Confession is not for God’s sake. It’s for us. In confessing, we say, “God, I can’t seem to do any better than what I’ve been doing. The way that I have chosen to run my life is not working. Please forgive me for violating your commands and empower me to live the life that You have chosen for me.” God does not berate us. God doesn’t chide us with “I told you so.” God doesn’t make us pay. Jesus already did.

Andy Stanley puts it this way, “Do you think God can be trusted? Or do you think you need to take things into your own hands?" In our own hands, we can certainly make a mess of things.

What sin do you need to give up on today? What do you see in your life that is not working? Confess that thing to God. Seek His forgiveness. Want His help.


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Thursday, September 25, 2014

How Much Control Do We Really Have?

By Allen White

For troubles without number surround me; my sins have overtaken me, and I cannot see. They are more than the hairs of my head, and my heart fails within me. Psalm 40:12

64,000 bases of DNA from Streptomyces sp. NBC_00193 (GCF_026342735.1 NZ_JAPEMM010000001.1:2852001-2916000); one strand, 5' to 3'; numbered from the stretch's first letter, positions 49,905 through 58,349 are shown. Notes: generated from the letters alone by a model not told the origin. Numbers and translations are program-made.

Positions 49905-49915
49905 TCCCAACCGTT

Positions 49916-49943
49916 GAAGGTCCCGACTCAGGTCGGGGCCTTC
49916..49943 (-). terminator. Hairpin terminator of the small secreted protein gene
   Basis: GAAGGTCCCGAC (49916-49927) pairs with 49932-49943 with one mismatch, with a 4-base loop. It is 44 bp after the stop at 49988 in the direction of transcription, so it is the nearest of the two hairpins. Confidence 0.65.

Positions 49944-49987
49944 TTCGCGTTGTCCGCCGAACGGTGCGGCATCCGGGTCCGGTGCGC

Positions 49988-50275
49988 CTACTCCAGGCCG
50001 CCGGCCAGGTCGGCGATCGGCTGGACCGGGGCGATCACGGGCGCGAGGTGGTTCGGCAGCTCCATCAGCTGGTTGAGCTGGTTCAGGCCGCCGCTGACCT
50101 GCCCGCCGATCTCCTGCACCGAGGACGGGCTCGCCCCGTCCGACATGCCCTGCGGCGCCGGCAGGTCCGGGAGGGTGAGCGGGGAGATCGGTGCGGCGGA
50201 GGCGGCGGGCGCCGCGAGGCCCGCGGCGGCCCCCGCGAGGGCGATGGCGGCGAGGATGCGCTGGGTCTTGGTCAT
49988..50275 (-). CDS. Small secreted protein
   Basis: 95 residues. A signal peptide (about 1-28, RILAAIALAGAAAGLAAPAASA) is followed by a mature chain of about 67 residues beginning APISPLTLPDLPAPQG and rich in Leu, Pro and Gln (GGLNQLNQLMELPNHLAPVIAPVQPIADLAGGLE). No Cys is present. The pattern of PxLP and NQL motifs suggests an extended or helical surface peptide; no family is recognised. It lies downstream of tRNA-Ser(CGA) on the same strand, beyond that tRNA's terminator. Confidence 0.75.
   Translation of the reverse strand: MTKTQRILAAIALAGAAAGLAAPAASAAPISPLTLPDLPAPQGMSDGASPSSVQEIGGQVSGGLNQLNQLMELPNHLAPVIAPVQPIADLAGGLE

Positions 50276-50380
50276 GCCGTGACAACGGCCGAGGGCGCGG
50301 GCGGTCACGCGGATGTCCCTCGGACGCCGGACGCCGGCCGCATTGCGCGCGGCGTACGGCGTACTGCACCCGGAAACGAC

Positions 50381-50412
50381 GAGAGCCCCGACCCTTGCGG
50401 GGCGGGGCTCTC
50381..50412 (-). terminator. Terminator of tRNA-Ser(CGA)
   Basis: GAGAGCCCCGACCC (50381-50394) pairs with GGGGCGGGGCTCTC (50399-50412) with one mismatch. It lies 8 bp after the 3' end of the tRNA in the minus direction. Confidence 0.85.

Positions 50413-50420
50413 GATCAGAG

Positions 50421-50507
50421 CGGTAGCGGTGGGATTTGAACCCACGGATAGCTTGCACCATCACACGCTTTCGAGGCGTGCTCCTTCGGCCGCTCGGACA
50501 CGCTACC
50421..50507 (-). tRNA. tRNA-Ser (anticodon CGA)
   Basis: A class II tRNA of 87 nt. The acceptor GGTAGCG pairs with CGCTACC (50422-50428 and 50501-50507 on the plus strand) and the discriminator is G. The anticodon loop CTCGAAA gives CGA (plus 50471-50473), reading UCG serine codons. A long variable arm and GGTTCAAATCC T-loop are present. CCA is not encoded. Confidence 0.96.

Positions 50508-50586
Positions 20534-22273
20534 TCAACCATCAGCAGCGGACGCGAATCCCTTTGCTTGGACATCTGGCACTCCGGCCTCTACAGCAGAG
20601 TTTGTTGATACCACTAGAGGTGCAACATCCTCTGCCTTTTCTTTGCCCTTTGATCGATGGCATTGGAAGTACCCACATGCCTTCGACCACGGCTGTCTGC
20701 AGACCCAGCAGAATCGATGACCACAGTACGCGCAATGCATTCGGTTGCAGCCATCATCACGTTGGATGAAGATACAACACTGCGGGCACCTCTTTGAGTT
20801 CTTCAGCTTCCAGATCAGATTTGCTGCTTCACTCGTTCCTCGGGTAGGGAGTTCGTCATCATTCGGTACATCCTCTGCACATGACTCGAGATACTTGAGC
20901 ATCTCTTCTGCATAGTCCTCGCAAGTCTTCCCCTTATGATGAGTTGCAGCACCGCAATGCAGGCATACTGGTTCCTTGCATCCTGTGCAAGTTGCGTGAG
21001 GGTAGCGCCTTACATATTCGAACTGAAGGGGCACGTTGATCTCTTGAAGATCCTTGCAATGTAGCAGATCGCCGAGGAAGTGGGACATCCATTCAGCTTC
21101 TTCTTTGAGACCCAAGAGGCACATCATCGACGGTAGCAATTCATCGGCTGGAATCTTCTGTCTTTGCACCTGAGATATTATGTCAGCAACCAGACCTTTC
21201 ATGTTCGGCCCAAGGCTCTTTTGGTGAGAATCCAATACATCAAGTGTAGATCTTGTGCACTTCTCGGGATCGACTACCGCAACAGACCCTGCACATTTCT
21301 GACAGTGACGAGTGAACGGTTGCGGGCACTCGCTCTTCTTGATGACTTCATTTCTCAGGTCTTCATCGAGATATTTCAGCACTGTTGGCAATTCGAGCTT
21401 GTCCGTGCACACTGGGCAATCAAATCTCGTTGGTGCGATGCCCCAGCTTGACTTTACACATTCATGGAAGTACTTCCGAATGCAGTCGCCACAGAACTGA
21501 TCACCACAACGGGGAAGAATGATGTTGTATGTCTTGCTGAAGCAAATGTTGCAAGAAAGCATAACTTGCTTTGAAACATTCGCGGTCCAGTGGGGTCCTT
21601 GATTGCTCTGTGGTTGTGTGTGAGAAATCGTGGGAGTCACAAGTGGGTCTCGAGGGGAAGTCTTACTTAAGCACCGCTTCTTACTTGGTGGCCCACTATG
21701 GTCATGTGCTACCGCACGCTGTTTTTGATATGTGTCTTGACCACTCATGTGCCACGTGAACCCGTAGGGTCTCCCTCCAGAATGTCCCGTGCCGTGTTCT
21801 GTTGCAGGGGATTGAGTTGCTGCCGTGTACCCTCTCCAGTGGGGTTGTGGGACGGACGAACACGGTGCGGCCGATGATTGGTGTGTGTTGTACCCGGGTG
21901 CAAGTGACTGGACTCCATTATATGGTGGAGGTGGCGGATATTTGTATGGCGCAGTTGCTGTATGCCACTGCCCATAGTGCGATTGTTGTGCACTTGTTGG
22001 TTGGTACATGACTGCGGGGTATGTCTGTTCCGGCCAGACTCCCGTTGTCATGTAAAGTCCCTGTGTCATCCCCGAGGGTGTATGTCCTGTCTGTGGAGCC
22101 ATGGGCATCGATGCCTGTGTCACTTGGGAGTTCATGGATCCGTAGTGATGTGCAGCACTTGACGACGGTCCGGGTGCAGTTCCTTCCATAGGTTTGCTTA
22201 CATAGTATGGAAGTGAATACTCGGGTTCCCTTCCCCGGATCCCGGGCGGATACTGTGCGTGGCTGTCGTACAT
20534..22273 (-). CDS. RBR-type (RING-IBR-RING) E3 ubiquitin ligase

David epitomizes the mess than we can make of our lives. Sin and shame leads to more sin and shame, which leads to still more. David felt like his life was so overwhelmed that his sin outnumbered his success. The weight of his sin was more than he could bear.

Have you ever made a mess of things? Have you ever caused trouble? Have you ever had to face the music? Welcome to the human race.

In recovery, we learn to “Consciously choose to commit all my life and will to Christ’s care and control.” Sin is an oppressive master. Christ is a caring master. When we give the control of our lives to sin, our lives spin out of control. When we give control of our lives to Christ, we experience life and peace. Ours is not a perfect life, but it is far better than the alternative.

We love Christ’s care. He loves us always, forever and no matter what. He won’t reject us. God loves us more than any person we will ever meet. We are all in favor of receiving Christ’s care. But, what about the control part?